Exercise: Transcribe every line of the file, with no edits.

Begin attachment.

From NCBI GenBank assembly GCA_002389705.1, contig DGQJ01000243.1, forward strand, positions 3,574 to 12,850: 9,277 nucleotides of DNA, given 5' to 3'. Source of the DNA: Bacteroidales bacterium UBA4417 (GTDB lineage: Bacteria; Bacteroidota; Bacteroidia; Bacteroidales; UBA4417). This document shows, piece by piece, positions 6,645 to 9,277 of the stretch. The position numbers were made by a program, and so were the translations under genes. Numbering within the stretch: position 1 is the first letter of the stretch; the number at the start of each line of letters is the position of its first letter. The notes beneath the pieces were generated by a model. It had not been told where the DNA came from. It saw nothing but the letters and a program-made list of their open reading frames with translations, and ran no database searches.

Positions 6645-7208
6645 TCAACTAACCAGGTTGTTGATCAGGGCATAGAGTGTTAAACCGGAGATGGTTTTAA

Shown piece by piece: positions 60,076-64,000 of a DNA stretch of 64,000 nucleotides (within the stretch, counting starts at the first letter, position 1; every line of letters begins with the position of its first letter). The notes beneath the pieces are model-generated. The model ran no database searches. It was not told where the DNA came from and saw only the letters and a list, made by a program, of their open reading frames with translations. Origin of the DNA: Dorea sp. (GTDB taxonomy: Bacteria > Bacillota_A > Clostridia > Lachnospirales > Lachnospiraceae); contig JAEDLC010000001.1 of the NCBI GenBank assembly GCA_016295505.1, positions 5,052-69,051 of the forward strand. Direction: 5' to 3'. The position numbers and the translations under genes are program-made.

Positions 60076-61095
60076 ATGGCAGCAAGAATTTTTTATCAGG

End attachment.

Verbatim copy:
From NCBI GenBank assembly GCA_002389705.1, contig DGQJ01000243.1, forward strand, positions 3,574 to 12,850: 9,277 nucleotides of DNA, given 5' to 3'. Source of the DNA: Bacteroidales bacterium UBA4417 (GTDB lineage: Bacteria; Bacteroidota; Bacteroidia; Bacteroidales; UBA4417). This document shows, piece by piece, positions 6,645 to 9,277 of the stretch. The position numbers were made by a program, and so were the translations under genes. Numbering within the stretch: position 1 is the first letter of the stretch; the number at the start of each line of letters is the position of its first letter. The notes beneath the pieces were generated by a model. It had not been told where the DNA came from. It saw nothing but the letters and a program-made list of their open reading frames with translations, and ran no database searches.

Positions 6645-7208
6645 TCAACTAACCAGGTTGTTGATCAGGGCATAGAGTGTTAAACCGGAGATGGTTTTAA

Shown piece by piece: positions 60,076-64,000 of a DNA stretch of 64,000 nucleotides (within the stretch, counting starts at the first letter, position 1; every line of letters begins with the position of its first letter). The notes beneath the pieces are model-generated. The model ran no database searches. It was not told where the DNA came from and saw only the letters and a list, made by a program, of their open reading frames with translations. Origin of the DNA: Dorea sp. (GTDB taxonomy: Bacteria > Bacillota_A > Clostridia > Lachnospirales > Lachnospiraceae); contig JAEDLC010000001.1 of the NCBI GenBank assembly GCA_016295505.1, positions 5,052-69,051 of the forward strand. Direction: 5' to 3'. The position numbers and the translations under genes are program-made.

Positions 60076-61095
60076 ATGGCAGCAAGAATTTTTTATCAGG